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April 17th, 2013

Great cars don't happen without great people



Toyota’s Rob McConnell, principal engineer; Latondra Newton, Group VP, Toyota Motor North America; Wil James, President, Toyota Motor Company Manufacturing/Kentucky; and Jim Colon, Vice President of Product Communications, Toyota Motor Sales/USA.

By Yvonne Coleman Bach

CINCINNATI, OH -

Toyota recently unveiled their 2013 Avalon at a press junket in Cincinnati, OH. The event not only provided the media in attendance with a look at the newly designed vehicle, but also an inside look at the company who makes it and their strong commitment to diversity.

Billed a luxury car without the luxury price tag, the Avalon is sure to be a favorite among the African American consumer market. Members of the press got the chance to drive the impressive vehicle and see it being made at the Toyota Motor Manufacturing, Kentucky, Inc. (TMMK) Plant. The plant sits on 1,300 acres and employs about 6,600 people with a payroll of about $492 million. Their annual production capacity is an impressive 500,000 vehicles and 600,000 engines. In addition to the Avalon, the plant produces Camry, Camry Hybrid, Avalon Hybrid, Venza, 4-cylinder and V6 engines, axles steering components, machined blocks, cylinder heads, crankshafts, camshafts, rods and axles assemblies/dies.

James S. Colon, Vice President-Toyota Product Communications, Toyota Motor Sales, U.S.A., Inc. said, "Great Cars do not happen without Great People." Although he was not referring to himself when he made the statement, Colon is truly one of the great people at Toyota. He was just one of the great people from Toyota in attendance at the Press event. Toyota has a diversity strategy that is working. According to Colon, 30 percent of the workforce is people of color.

Colon is responsible for gathering and managing information and promotion initiatives for Toyota brand vehicles in addition to product and sales training. He began his career in 1980 and he has held various roles at Toyota regional offices and at TMS headquarters in Torrance, California, that include general manager for the Portland Region and the Chicago Region. He was also vice president of sales and dealer development for the Lexus Division. Most recently, he served as vice president for sales for the Toyota Division where he was responsible for sales support for Toyota's regional offices, public companies and private distributors.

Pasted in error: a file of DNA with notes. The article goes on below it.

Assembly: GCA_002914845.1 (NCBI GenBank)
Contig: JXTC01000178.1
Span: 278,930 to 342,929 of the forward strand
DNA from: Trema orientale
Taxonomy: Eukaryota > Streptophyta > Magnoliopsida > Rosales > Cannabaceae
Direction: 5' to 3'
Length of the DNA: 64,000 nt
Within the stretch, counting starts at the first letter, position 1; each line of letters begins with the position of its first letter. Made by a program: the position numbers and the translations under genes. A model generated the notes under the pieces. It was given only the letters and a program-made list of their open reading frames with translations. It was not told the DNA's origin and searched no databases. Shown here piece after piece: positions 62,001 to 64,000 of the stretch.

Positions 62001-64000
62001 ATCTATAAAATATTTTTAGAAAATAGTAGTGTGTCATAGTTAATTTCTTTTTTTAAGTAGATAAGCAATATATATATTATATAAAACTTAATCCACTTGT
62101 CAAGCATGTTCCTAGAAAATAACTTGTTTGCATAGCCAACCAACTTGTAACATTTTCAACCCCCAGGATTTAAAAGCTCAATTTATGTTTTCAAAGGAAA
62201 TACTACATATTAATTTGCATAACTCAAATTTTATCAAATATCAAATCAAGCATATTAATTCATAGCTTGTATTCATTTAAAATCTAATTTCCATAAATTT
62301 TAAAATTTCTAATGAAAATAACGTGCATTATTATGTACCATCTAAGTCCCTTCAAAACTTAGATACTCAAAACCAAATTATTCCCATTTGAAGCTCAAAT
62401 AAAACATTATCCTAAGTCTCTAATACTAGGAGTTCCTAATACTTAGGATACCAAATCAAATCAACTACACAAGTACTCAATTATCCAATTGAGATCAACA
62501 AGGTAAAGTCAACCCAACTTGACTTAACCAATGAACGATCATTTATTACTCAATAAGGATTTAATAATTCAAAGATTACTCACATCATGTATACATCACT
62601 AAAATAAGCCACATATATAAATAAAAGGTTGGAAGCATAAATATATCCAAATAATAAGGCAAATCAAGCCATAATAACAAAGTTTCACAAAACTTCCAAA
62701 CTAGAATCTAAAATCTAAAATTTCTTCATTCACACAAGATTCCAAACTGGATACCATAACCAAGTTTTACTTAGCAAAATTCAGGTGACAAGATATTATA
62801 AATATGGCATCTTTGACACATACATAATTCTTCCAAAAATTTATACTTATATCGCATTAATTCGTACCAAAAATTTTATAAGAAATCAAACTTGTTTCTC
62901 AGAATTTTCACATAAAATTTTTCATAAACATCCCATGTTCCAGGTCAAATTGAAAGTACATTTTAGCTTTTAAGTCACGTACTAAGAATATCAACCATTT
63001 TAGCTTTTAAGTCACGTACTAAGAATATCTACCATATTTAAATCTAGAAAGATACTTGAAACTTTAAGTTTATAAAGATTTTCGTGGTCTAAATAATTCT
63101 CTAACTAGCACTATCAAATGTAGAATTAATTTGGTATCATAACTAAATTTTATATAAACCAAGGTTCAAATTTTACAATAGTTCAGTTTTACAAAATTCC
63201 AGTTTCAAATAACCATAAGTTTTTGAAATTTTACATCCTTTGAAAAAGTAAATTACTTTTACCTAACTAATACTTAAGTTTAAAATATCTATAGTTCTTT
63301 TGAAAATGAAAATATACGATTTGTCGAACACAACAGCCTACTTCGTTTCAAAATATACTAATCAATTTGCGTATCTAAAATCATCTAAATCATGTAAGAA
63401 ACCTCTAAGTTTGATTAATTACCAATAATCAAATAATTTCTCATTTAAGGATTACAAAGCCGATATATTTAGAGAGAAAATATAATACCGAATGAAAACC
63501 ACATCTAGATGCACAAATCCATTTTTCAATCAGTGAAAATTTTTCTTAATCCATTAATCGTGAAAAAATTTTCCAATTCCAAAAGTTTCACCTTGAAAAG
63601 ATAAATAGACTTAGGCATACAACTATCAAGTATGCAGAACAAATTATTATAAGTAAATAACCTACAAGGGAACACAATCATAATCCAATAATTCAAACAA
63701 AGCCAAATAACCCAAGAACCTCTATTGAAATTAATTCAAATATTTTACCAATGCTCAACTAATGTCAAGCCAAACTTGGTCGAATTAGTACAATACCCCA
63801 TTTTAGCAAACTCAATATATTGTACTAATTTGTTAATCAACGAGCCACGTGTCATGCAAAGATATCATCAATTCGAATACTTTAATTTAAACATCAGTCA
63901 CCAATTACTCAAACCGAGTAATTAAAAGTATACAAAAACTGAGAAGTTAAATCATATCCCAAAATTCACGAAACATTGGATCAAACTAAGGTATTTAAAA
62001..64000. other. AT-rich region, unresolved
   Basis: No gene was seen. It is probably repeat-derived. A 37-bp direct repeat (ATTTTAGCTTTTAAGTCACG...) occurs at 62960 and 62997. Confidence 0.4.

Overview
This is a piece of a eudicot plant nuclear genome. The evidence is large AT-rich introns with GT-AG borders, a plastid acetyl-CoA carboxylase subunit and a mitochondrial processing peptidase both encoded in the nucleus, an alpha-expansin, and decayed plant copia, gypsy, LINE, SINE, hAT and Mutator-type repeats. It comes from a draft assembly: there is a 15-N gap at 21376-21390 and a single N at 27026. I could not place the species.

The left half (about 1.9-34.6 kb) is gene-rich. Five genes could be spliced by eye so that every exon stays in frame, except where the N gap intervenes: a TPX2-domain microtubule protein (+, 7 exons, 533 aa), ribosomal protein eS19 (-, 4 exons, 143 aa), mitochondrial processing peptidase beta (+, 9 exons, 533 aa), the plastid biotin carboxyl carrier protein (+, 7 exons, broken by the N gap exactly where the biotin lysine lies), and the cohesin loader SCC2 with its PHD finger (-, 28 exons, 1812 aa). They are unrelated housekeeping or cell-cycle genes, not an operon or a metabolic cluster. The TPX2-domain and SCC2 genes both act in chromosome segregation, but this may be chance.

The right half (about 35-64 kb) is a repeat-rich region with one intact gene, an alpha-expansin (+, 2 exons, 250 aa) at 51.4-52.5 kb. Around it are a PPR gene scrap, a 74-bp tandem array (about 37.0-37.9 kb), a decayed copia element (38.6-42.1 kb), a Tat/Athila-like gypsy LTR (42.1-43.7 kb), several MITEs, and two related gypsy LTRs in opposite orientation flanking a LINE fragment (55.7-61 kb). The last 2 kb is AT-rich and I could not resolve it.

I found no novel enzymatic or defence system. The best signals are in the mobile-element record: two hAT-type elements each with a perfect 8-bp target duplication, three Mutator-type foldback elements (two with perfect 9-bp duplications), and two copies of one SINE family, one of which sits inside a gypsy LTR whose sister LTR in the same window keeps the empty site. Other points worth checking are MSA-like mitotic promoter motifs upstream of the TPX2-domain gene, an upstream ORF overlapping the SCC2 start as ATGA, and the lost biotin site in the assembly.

His education background includes a bachelor's degree in economics and business from Manchester College in North Manchester, Ind., where he currently serves on the Board of Trustees along with Clark University in Atlanta, GA. He was awarded an Honorary Doctorate of Human Letters from Martin University in Indianapolis in May, 2011.

Colon serves on the Board of Directors for the Black Star Project, The First Tee of South Los Angeles, California State University - Los Angeles and others. Most recently, he was appointed to the board of the Congressional Black Caucus Foundation, where he supports its mission by contributing to developing leaders and educating the public.

Another great person of Toyota is Wilbert W. (Wil) James, Jr. James is President of Toyota Motor Manufacturing, Kentucky, Inc. When he gave an overview of the facility, he talked with great pride. He said, "We are proud of the way we do business."

James became the seventh president of TMMK in July 2010. It is the largest plant in North America. His first position at Toyota was actually at TMMK in 1987. Over a 20 year period, he served in various positions including General Manager of Assembly and General Manager of Production Administration. He served as vice president of Manufacturing from 2003-2006. He has also served in positions at other facilities including Toyota's Princeton, Indiana facility as Senior Vice President for Manufacturing and Quality. He also worked in Long Beach, California as President of TABC Inc.